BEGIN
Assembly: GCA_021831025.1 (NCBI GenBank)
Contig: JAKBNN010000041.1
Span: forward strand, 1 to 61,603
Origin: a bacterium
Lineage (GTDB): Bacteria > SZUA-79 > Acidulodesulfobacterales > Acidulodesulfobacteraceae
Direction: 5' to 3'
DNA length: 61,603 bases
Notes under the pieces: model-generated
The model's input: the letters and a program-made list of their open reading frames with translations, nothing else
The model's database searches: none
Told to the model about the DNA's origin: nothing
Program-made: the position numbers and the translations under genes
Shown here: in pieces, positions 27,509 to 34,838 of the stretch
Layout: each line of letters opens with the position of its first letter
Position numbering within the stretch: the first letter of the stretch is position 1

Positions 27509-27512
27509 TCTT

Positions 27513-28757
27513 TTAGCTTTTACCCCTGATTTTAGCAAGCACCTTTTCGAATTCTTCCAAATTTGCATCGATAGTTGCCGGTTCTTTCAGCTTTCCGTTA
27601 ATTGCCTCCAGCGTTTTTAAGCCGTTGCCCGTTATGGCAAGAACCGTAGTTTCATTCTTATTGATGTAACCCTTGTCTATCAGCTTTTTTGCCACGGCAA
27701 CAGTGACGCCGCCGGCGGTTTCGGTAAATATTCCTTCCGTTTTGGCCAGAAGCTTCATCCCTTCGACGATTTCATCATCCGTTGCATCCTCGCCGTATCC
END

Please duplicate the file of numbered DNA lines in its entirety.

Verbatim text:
Assembly: GCA_021831025.1 (NCBI GenBank)
Contig: JAKBNN010000041.1
Span: forward strand, 1 to 61,603
Origin: a bacterium
Lineage (GTDB): Bacteria > SZUA-79 > Acidulodesulfobacterales > Acidulodesulfobacteraceae
Direction: 5' to 3'
DNA length: 61,603 bases
Notes under the pieces: model-generated
The model's input: the letters and a program-made list of their open reading frames with translations, nothing else
The model's database searches: none
Told to the model about the DNA's origin: nothing
Program-made: the position numbers and the translations under genes
Shown here: in pieces, positions 27,509 to 34,838 of the stretch
Layout: each line of letters opens with the position of its first letter
Position numbering within the stretch: the first letter of the stretch is position 1

Positions 27509-27512
27509 TCTT

Positions 27513-28757
27513 TTAGCTTTTACCCCTGATTTTAGCAAGCACCTTTTCGAATTCTTCCAAATTTGCATCGATAGTTGCCGGTTCTTTCAGCTTTCCGTTA
27601 ATTGCCTCCAGCGTTTTTAAGCCGTTGCCCGTTATGGCAAGAACCGTAGTTTCATTCTTATTGATGTAACCCTTGTCTATCAGCTTTTTTGCCACGGCAA
27701 CAGTGACGCCGCCGGCGGTTTCGGTAAATATTCCTTCCGTTTTGGCCAGAAGCTTCATCCCTTCGACGATTTCATCATCCGTTGCATCCTCGCCGTATCC